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Biology is the natural science of life and living organisms. The field is immensely diverse with numerous branches from paleontology, the study of prehistoric life, to biochemistry, the study of life at the chemical level, to astrobiology, the study of life beyond Earth.
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Studying biology teaches you how to relate to the nearly 9 million other lifeforms that share the Earth with human beings. You’ll develop a strong awareness of diverse ecosystems and how they interconnect and adapt to a changing climate.
Biology gives you insights into your own health and wellness while showing where you fit in the grand scheme of living things. You’ll discover how to make more informed decisions about your diet, habits, and healthcare. You’ll also better comprehend biological issues in society and nature such as genetically modified organism (GMOs), vaccines and antibiotics, invasive species, bioscience ethics, and more.
As a biology student, you’ll have opportunities to examine leading-edge, eco-conservation efforts. You will get a handle on the most pressing environmental issues and learn how to combat exploitation linked to corporate farming, mining, energy production and consumption, deforestation, desertification, and more. Species extinction, ozone depletion, and extreme weather are just a few ecological problems that need your attention.
Most biologists pursue careers in seven main areas: forensic biology, microbiology, marine biology, wildlife biology, ecology, biological engineering, and biostatistics. Within those areas are myriad specialty occupations. Here are just a few: agronomist, biochemist, environmental analyst, fisheries scientist, forestry technician, genetics technician, plant pathologist, secondary school science teacher, zoologist, and the list goes on.
Biology majors need a really big toolbox for the skill set they’ll assemble during their biological studies. Included in that set are investigative, analytical, research, and communication skills obtained from identifying problems, cataloging information, designing experiments, conducting studies, reasoning logically, making data projections, writing research proposals, composing reports, and so much more.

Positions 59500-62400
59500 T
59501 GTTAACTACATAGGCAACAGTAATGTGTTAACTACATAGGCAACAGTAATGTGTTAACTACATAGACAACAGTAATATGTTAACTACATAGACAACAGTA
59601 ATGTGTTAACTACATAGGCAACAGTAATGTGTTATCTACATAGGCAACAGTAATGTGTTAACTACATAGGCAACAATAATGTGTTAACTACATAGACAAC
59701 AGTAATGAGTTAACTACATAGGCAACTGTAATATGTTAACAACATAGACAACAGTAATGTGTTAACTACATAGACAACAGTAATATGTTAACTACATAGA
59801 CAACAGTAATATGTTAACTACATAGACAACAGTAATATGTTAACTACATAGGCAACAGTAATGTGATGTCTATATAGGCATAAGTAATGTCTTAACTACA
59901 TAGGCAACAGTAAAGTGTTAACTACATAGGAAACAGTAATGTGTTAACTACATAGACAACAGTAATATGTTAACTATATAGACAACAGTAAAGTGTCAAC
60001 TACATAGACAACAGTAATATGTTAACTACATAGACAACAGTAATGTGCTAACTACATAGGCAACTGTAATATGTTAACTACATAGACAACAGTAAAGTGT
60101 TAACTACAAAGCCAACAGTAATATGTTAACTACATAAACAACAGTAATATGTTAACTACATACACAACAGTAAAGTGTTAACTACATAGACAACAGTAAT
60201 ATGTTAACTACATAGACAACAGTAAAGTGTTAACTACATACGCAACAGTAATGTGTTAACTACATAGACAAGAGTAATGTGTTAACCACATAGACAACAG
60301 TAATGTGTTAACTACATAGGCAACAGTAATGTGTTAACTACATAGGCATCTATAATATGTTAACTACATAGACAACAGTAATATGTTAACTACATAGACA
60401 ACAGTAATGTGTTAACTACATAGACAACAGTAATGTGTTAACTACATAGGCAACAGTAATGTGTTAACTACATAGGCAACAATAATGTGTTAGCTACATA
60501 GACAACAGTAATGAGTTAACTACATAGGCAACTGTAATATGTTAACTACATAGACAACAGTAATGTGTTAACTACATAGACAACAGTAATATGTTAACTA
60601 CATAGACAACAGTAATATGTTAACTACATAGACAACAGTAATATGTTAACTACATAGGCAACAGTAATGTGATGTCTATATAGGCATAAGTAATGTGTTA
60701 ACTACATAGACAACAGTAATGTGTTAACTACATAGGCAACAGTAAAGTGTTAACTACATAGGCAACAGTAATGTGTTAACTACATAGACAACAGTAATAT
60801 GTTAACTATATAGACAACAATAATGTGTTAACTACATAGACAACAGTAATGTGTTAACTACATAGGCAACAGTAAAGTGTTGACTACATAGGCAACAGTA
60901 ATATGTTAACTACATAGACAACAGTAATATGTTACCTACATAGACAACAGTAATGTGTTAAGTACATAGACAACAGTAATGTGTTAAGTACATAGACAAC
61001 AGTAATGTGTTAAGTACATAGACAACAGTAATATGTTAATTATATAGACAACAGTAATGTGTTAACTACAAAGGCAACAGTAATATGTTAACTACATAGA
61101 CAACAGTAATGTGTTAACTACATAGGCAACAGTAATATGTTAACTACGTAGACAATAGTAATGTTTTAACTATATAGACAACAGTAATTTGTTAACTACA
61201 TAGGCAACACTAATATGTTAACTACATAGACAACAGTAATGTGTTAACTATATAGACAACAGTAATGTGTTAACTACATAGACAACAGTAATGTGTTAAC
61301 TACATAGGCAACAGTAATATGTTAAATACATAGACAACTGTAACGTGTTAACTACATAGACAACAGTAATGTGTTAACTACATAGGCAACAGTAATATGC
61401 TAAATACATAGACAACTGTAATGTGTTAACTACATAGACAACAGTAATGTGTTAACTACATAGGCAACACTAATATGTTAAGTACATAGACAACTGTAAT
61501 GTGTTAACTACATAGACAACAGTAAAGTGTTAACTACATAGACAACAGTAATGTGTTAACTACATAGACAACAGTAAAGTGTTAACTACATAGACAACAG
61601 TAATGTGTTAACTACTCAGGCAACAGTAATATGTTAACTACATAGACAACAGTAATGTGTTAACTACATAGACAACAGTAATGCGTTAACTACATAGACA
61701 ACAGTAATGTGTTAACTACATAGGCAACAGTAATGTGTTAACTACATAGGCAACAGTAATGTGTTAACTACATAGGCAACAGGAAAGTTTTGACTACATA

Biological scientists working in the branches of botany, ecology, entomology, ornithology, and zoology frequently conduct fields studies in exotic locations, ranging from Arctic iceshelfs to temperate rainforests to coastal deserts to alpine belts to flooded savannas to oceanic midnight zones. If you like doing important, adventurous work while living in primitive conditions, biology could be your calling.
When you major in biology with the goal to earn an advanced degree, you will encounter opportunities to participate in world-class scientific research. Unanswered questions linked to biology are focused on biodiversity, the origins of life, brain mapping, virus evolution, sustainable agriculture, synthetic life, fatal diseases, DNA sequencing, and more.
Our Transfer Pathway A.S. gives you the credits you need to transfer with junior-year status to a biology baccalaureate program at one of seven Minnesota State universities. Your education at Inver Hills will steamroll all obstacles on your road to academic and career success.
Careers in biology are almost as varied as life itself. The field has branches and subdisciplines as prominent as ornithology, the study of birds, or the more obscure myrmecology, the study of ants. As a biology major, you will develop the critical thinking and problem-solving skills essential for rewarding careers in scientific research and healthcare.